Being Observed

The yoga studio where I teach is finishing up with a round of 200 hour teacher training. I end up with a trainee or two in the classes I teach.

Last night, I had someone observe my Rocket Yoga class. I have been teaching Rocket for a while and received advanced training in it this past March. So it was fun to hear someone comment on what I’m doing.

First of all, observers love my music. Rocket Yoga was developed when Larry Schultz traveled with the Grateful Dead. With those roots, I embrace elements of Rock & Roll in my classes. You’ll hear the gamut from The Red Hot Chili Peppers, Marvin Gaye, Flock of Seagulls, Tracy Chapman, to Stevie Wonder and Santana. It peaks to a fervor during sun salutations and standing poses and starts to soften through seated and finishing poses. I am careful to craft the entire 75 minutes of class so that it ends with more Tamasic sounds. This ambience along with my vocalizations and dimming of lights makes for a complete practice. The lady last night especially loved Pink Floyd saying that it fit perfectly with the Rocket.

Second, and most significant for me, was the care that I gave students. From my own practice, I know when you feel tired and defeated. That’s not the time when you ask someone to do a very demanding pose. Instead, I opt for more of child’s pose than in most classes. As an Olympic weightlifter myself, we will often sit for 3-5 minutes between each attempt at the bar. So I know when we need some time before doing forearm stands or intense arm balances. I am also careful to know when someone needs assistance or correction. Sometimes, people simply step with the wrong foot or twist the wrong way. These are easy corrections that keep them within my instructions. But also being aware of injuries or limitations in students. I try to never say that a yogi is “tight”. Instead, I say that they are stronger in some places of their bodies.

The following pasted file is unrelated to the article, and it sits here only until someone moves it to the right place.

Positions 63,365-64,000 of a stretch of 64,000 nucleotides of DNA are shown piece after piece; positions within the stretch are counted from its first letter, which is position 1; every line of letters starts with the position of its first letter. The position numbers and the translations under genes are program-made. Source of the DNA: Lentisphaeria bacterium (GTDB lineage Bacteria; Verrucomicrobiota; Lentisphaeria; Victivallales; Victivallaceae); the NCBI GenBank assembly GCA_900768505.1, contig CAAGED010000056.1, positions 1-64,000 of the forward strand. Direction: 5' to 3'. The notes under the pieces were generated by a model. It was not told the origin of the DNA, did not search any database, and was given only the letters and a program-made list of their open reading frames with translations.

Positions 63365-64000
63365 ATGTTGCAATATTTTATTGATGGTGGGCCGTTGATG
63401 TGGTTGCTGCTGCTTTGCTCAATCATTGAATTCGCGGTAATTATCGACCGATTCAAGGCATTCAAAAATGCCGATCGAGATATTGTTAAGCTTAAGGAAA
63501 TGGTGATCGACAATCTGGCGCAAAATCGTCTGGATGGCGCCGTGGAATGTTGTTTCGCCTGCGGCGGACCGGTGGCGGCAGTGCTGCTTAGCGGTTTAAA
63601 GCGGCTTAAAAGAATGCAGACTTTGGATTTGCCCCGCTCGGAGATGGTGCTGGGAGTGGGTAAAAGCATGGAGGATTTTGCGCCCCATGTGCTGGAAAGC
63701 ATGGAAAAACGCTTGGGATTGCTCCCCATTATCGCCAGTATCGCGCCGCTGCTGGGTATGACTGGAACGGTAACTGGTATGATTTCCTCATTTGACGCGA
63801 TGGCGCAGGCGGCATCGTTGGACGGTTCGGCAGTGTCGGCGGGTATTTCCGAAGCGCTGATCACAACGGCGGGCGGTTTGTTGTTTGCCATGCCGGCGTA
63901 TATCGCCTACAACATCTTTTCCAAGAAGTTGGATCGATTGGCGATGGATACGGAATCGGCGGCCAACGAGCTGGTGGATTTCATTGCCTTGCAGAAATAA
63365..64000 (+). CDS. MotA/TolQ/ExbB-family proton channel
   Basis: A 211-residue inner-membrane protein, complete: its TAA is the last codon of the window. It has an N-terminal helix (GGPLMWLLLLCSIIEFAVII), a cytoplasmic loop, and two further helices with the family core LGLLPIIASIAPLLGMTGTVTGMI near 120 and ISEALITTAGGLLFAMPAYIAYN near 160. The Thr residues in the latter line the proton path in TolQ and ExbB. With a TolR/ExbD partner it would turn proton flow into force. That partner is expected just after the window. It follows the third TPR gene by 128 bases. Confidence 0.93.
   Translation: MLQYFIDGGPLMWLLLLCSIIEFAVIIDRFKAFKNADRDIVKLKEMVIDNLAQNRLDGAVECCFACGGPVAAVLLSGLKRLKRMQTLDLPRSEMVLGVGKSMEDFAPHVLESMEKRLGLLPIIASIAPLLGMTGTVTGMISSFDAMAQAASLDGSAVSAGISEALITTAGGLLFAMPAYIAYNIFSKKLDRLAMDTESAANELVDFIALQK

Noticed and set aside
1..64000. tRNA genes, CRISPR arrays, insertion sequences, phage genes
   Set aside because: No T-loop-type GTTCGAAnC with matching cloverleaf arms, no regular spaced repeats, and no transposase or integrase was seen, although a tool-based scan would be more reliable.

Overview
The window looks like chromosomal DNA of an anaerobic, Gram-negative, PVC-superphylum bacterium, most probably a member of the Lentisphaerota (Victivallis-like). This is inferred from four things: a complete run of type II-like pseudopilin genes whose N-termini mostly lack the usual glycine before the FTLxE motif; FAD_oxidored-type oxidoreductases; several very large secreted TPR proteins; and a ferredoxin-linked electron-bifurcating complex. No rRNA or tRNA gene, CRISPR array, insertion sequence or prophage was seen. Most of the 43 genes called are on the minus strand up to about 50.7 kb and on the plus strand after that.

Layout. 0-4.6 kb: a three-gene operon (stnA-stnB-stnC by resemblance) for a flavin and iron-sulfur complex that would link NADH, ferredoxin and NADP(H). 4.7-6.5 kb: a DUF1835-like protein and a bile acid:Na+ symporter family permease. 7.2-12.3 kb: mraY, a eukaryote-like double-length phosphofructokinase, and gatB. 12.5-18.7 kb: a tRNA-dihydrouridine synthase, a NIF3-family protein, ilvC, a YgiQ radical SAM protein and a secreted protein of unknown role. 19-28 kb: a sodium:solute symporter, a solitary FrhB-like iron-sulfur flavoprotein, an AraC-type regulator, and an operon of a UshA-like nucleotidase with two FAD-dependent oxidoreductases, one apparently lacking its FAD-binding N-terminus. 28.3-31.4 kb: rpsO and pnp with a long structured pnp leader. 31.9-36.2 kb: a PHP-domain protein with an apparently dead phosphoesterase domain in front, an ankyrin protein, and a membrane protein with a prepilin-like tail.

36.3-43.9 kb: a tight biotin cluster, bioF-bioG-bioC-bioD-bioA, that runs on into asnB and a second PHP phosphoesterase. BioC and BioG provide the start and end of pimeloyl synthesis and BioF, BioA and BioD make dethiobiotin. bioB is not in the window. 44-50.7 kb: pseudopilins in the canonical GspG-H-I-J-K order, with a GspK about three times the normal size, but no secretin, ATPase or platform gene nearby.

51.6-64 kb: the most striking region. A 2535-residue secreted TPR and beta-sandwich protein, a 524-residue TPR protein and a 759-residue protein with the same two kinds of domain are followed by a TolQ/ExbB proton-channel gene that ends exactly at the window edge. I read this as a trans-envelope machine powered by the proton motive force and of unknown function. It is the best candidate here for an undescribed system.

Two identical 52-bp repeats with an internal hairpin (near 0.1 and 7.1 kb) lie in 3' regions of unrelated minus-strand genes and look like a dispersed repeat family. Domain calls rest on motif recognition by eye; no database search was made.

Lastly, I was commended for my encouragement. Larry Schultz always said “you are stronger than you think”. I use that phrase often. Its easy to feel weak and defeated. But they really aren’t. Sometimes yogis are simply tired, but the strength is still there. Someone was working on Pincha Mayurasana “forearm stand” and I said this phrase. It was sorely needed at that time. I also say “just try”. Don’t think about it, just try. Don’t over-analyze or put yourself in a box. If you try, you never know what will happen. I was very stoked that she noticed this in me.

I’ve been teaching for several years now, but I still know I have a lot to learn. This student said she usually focuses on learning sequences from teachers. But with me, it was the nuances of encouragement and care that came through. I think of the melting pot of experiences I’ve learned and adopted from other teachers. I am unique. We all are. But we take what we can as students of the practice and make it our own.

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